Homework assistance for accounting students. Refer to the Journal of Accounting Education (Vol. 25, 2007) study of assisting accounting students with their homework, Exercise 9.30 (p. 545). Recall that 175 accounting students took a pretest on a topic not covered in class and then each was given a homework problem to solve on the same topic. The students were assigned to one of three homework assistance groups. Some students received the completed solution, some were given check figures at various steps of the solution, and some received no help at all. After finishing the homework, the students were all given a posttest on the subject. The dependent variable of interest was the knowledge gain (or test score improvement). These data are saved in the file.
a. Propose a model for the knowledge gain (y) as a function of the qualitative variable, homework assistance group.
b. In terms of the b’s in the model, give an expression for the difference between the mean knowledge gains of students in the “completed solution” and “no help” groups.
c. Fit the model to the data and give the least squares prediction equation.
d. Conduct the global F-test for model utility using = .05. Interpret the results, practically.
e. Show that the results, part d, agree with the conclusions reached in Exercise 9.30.
Exercise 9.30
Homework assistance for accounting students. Refer to the Journal of Accounting Education (Vol. 25, 2007) study of assisting accounting students with their homework, Exercise 8.18 (p. 468). A total of 75 junior-level accounting majors who were enrolled in Intermediate Financial Accounting participated in the experiment. Recall that students took a pretest on a topic not covered in class and then each was given a homework problem to solve on the same topic. A completely randomized design was employed, with students randomly assigned to receive one of three different levels of assistance on the homework: (1) the completed solution, (2) check figures at various steps of the solution, and (3) no help at all. After finishing the homework, each student was given a posttest on the subject. The response variable of interest to the researchers was the knowledge gain (or, test score improvement), measured as the difference between the posttest and pretest scores. The data (simulated from descriptive statistics published in the article) are saved in the accompanying file.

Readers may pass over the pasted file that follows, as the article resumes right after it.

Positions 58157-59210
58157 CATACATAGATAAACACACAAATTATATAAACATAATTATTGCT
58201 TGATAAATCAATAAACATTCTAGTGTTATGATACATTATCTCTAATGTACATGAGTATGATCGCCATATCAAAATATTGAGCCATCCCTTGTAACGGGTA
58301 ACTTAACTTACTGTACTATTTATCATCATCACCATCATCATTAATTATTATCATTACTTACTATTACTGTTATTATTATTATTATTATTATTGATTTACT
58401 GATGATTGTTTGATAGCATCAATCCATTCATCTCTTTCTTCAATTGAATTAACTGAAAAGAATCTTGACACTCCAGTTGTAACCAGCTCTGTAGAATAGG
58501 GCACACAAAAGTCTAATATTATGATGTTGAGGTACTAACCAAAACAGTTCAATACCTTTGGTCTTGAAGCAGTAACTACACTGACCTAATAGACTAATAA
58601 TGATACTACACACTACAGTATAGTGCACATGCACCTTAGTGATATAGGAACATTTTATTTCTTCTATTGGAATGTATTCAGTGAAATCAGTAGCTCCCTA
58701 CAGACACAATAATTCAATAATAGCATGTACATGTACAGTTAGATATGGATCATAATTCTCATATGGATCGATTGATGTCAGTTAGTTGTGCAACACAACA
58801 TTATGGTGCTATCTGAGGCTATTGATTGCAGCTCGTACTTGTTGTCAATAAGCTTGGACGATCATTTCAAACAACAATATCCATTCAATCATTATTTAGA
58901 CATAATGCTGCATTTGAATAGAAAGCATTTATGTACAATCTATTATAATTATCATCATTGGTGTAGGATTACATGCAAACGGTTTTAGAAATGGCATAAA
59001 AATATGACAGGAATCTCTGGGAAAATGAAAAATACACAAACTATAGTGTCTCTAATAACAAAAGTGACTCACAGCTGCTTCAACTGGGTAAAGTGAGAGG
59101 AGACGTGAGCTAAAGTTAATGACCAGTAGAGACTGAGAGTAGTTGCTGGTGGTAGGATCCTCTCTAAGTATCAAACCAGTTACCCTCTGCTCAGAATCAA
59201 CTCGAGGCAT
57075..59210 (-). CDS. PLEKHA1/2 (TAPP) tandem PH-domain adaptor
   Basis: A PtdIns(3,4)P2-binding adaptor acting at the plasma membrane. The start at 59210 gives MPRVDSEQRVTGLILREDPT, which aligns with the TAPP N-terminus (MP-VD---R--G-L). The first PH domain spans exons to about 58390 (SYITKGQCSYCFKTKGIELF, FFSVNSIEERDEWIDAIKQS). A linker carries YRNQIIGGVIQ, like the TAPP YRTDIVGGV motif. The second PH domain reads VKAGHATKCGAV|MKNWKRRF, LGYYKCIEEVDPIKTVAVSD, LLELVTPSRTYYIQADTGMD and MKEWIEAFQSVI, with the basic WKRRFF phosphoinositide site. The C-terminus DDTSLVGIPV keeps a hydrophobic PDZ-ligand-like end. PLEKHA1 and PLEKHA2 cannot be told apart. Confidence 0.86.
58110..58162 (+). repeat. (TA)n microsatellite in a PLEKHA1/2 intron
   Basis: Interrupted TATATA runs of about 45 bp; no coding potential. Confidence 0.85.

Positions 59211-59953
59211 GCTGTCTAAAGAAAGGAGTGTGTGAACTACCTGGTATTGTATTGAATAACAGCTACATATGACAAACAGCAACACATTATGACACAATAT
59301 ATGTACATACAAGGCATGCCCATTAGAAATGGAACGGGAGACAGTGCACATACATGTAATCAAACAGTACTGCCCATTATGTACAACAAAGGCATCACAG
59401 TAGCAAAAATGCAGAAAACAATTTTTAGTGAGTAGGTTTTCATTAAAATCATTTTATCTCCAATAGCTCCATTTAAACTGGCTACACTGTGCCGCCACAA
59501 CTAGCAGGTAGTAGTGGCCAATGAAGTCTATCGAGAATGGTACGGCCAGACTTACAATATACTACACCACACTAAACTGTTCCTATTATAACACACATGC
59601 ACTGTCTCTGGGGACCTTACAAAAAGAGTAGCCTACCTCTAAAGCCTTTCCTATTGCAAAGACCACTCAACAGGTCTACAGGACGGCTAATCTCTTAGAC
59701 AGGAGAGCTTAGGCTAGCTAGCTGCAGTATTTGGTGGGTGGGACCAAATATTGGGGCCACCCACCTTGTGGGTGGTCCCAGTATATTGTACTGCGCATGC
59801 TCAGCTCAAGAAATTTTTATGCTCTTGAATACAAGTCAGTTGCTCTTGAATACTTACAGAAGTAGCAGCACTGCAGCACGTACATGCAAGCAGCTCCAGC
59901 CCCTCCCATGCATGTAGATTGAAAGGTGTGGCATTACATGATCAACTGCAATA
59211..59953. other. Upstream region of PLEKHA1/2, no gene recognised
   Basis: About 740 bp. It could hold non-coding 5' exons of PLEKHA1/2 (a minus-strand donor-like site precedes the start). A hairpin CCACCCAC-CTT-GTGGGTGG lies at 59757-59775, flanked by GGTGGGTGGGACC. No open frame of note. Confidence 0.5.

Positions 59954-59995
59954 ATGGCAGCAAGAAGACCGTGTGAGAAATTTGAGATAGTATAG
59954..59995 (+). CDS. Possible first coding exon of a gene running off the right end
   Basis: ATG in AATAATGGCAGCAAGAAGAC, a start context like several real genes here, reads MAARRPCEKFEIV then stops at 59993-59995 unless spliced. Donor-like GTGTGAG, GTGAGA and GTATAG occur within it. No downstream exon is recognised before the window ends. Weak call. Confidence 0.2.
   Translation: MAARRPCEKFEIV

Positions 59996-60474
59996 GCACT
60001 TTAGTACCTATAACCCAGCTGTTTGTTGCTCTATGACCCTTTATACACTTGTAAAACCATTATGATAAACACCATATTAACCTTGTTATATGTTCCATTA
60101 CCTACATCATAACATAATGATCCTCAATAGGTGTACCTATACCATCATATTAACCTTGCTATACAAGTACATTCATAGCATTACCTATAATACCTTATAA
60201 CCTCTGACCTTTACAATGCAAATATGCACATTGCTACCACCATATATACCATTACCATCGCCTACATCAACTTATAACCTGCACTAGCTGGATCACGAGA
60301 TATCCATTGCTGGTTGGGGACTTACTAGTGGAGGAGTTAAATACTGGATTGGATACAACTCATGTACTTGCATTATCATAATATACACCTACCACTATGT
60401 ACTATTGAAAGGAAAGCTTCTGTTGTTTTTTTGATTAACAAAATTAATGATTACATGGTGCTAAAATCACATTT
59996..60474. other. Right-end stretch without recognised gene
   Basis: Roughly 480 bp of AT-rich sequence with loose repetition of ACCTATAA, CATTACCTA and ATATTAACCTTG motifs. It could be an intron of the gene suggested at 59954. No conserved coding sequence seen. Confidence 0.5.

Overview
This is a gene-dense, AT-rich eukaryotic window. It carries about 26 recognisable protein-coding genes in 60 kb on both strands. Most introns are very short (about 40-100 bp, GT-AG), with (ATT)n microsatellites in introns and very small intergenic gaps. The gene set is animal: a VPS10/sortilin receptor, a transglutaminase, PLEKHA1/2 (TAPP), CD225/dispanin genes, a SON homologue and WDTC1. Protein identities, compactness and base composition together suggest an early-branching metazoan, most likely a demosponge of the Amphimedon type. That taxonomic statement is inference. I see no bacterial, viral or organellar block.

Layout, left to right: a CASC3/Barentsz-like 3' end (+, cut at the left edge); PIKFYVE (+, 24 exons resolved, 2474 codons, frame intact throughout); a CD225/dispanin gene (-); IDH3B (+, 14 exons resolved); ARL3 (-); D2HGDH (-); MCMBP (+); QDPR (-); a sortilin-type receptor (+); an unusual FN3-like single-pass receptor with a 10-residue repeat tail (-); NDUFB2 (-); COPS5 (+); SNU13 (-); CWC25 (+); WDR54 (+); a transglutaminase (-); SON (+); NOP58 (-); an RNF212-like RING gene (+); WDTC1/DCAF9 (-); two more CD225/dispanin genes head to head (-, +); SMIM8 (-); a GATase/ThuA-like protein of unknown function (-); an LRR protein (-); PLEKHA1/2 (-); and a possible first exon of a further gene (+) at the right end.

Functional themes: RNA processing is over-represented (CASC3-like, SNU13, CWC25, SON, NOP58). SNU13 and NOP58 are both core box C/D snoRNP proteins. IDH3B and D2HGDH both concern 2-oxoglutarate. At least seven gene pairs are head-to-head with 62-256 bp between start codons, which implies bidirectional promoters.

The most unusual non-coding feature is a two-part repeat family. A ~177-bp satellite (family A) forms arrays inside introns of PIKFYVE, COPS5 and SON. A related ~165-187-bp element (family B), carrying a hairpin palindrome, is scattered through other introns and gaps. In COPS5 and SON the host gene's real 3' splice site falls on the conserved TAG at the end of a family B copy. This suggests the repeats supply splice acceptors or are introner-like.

a. Give the null and alternative hypotheses tested in an analysis of variance of the data.
b. Summarize the results of the analysis in an ANOVA table.
c. Interpret the results, practically. Does your conclusion agree with the inferences drawn in Exercise 8.18?
Exercise 8.18
Homework assistance for accounting students. How much assistance should accounting professors provide students for completing homework? Is too much assistance counterproductive? These were some of the questions of interest in a Journal of Accounting Education (Vol. 25, 2007) article. A total of 75 junior-level accounting majors who were enrolled in Intermediate Financial Accounting participated in an experiment. All students took a pretest on a topic not covered in class; then each was given a homework problem to solve on the same topic. However, the students were randomly assigned different levels of assistance on the homework. Some (20 students) were given the completed solution, some (25 students) were given check figures at various steps of the solution, and the rest (30 students) were given no help. After finishing the homework, each student was given a posttest on the subject. One of the variables of interest to the researchers was the knowledge gain (or, test score improvement), measured as the difference between the posttest and pretest scores.
The sample mean knowledge gains for the three groups of students are provided in the table.
a. The researchers theorized that as the level of homework assistance increased, the test score improvement from pretest to posttest would decrease. Do the sample means reported in the table support this theory?
b. What is the problem with using only the sample means to make inferences about the population mean knowledge gains for the three groups of students?
c. The researchers conducted a statistical test of hypothesis to compare the mean knowledge gain of students in the “no solutions” group with the mean knowledge gain of students in the “check figures” group. Based on the theory, part a, set up the null and alternative hypotheses for the test.
d. The observed significance level of the t-test of part c was reported as .8248. Using = .05, interpret this result.
e. The researchers conducted a statistical test of hypothesis to compare the mean knowledge gain of students in the “completed solutions” group with the mean knowledge gain of students in the “check figures” group. Based on the theory, part a, set up the null and alternative hypotheses for the test.
f. The observed significance level of the t-test of part e was reported as .1849. Using = .05, interpret this result.
g. The researchers conducted a statistical test of hypothesis to compare the mean knowledge gain of students in the “no solutions” group with the mean knowledge gain of students in the “completed solutions” group. Based on the theory, part a, set up the null and alternative hypotheses for the test.
h. The observed significance level of the t-test of part g was reported as .2726. Using = .05, interpret this result.